A worm that clings to the human Gut, with an ability to swell its proboscis, has inspired the scientists to develop a new concept for healing and protecting wounds, which are currently treated with sutures, staples or adhesive dressings.
A recent report from IChemE Media Centre has stated that: Traditional methods for protecting and sealing wounds, such as staples, sutures and adhesive dressings have limitations. Some methods can cause localised tissue damage and infection (staples), allergic reactions (adhesive dressings) and are often difficult and time-consuming to apply. Soft and wet tissues, including wounds affected by bleeding, also make adhesion difficult.
In an attempt to find a better solution, a team at Brigham and Women’s Hospital in America, sought inspiration from nature, in particular a parasitic worm – called Pomphorhynchus laevis – which is found in freshwater crustaceans. The worm has the ability to swell its proboscis allowing it to press microneedles into the intestinal wall of its host. The result creates a strong adhesive bond allowing the worm to cling on.
The team at Brigham have used this principle to create a ‘microneedle patch’ which grafts itself to the damaged area. When the tips of microneedles contact a wet tissue they swell creating a mechanical lock, which minimises tissue damage.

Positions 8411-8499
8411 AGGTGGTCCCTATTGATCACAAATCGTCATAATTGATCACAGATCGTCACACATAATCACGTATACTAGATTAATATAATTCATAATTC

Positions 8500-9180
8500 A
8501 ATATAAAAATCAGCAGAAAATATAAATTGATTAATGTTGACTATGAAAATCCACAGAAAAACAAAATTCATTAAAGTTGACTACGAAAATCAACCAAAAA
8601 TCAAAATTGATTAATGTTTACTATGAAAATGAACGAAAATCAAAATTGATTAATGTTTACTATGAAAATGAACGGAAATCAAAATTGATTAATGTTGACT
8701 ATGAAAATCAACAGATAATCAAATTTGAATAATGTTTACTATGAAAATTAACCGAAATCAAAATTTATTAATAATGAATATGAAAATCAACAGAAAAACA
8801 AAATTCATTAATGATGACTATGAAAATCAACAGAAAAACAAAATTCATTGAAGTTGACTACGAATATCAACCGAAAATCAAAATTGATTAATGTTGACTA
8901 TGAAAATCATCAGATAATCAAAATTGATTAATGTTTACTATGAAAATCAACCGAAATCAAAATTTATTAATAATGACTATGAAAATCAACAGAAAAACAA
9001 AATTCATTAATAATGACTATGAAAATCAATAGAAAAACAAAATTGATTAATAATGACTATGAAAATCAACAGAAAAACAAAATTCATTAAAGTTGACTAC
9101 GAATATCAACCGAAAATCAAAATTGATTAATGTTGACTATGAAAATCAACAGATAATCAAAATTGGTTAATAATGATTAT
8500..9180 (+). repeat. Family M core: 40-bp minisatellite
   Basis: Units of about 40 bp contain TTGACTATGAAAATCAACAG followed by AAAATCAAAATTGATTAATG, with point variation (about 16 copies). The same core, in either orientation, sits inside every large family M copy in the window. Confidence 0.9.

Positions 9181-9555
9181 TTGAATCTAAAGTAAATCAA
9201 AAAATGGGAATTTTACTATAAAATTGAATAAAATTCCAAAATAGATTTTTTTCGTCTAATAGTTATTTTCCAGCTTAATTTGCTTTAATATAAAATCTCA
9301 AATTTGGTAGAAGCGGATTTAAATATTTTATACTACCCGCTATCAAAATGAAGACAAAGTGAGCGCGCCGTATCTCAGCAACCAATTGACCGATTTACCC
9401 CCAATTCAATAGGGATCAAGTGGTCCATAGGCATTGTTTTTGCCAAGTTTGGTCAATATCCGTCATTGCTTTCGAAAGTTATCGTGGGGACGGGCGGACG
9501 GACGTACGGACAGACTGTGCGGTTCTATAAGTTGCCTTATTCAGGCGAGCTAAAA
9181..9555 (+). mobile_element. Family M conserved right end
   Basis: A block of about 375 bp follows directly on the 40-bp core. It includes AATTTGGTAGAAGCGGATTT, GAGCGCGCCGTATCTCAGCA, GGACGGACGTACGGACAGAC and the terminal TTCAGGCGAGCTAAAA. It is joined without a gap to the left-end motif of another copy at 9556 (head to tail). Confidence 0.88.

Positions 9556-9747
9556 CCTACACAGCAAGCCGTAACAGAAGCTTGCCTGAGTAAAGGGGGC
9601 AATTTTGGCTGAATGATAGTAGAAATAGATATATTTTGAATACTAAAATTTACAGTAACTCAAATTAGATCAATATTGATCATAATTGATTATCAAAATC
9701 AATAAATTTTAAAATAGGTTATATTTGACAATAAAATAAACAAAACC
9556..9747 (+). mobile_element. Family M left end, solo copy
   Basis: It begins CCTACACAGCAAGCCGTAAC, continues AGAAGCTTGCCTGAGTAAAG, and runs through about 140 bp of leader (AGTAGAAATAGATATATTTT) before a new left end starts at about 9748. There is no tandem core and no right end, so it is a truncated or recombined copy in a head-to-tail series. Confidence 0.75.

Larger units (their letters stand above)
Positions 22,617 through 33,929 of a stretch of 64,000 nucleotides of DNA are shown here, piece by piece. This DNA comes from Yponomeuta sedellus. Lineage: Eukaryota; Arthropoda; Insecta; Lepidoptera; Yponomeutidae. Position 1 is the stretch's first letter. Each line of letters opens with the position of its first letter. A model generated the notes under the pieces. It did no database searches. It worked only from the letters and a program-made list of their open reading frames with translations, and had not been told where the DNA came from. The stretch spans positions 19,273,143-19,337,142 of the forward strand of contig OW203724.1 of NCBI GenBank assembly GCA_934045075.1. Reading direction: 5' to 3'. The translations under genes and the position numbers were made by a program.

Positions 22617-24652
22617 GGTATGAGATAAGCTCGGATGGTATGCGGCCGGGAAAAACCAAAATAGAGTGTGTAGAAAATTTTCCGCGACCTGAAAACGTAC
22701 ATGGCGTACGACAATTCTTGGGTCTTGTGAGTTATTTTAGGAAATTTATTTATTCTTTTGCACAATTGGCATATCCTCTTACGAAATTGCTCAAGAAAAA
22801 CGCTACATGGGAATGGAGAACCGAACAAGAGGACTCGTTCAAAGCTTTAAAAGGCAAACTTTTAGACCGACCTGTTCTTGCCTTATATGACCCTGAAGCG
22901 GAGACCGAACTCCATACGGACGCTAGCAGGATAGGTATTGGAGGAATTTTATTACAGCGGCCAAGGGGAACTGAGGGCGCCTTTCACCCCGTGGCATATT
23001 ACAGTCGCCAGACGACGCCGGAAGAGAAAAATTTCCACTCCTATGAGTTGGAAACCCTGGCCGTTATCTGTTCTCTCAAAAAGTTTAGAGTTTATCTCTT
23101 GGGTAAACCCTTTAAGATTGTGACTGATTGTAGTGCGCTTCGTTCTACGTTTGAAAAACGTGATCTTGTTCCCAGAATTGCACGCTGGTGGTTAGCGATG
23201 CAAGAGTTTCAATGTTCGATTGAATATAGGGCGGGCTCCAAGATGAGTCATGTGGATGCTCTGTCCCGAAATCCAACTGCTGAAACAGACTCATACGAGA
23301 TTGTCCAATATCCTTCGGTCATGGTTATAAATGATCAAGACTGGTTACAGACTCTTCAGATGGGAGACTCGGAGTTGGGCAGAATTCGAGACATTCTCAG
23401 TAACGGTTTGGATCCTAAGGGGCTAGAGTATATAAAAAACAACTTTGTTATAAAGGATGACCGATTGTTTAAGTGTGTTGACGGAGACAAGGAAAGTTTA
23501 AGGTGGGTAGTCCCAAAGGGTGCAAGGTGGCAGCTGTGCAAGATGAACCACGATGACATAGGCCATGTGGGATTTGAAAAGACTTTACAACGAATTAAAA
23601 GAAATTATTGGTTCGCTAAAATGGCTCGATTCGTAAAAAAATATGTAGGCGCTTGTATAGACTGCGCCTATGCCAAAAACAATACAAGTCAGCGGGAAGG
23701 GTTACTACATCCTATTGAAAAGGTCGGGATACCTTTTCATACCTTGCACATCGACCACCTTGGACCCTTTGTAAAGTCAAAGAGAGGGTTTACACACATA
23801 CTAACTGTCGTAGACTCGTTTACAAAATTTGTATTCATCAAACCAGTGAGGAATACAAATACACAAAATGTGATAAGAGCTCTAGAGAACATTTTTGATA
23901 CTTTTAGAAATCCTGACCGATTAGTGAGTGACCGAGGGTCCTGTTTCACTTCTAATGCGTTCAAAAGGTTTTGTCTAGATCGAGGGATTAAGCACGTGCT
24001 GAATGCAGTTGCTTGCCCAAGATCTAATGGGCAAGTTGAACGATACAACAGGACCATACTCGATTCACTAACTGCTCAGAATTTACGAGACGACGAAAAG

Recently, the Institution of Chemical Engineers (IChemE) honoured the Hospital’s work by awarding it the “Innovative Product of the Year” at the IChemE Awards 2013, which celebrates innovation and excellence in chemical engineering across the world.
IChemE’s chief executive – David Brown, said: “Brigham and Women’s Hospital have managed to combine inspiration from nature with some very clever chemical engineering. Their ability to construct a patch that has the flexibility and strength to adhere and protect the affected tissue is very impressive. They have taken the inherent problem of soft and wet tissues and used it to their advantage by creating a graft which reacts and bonds to moisture. Strong adhesion strength, ease of removal, reduced risk of infection and excellent penetration depth are all features of the microneedle patch and they fully deserve their IChemE Award”.
The role of chemical engineers in the health and wellbeing sectors is explored in IChemE’s latest technical strategy, Chemical Engineering Matters. The strategy also includes actions chemical engineers are taking on other global challenges including energy, water and food.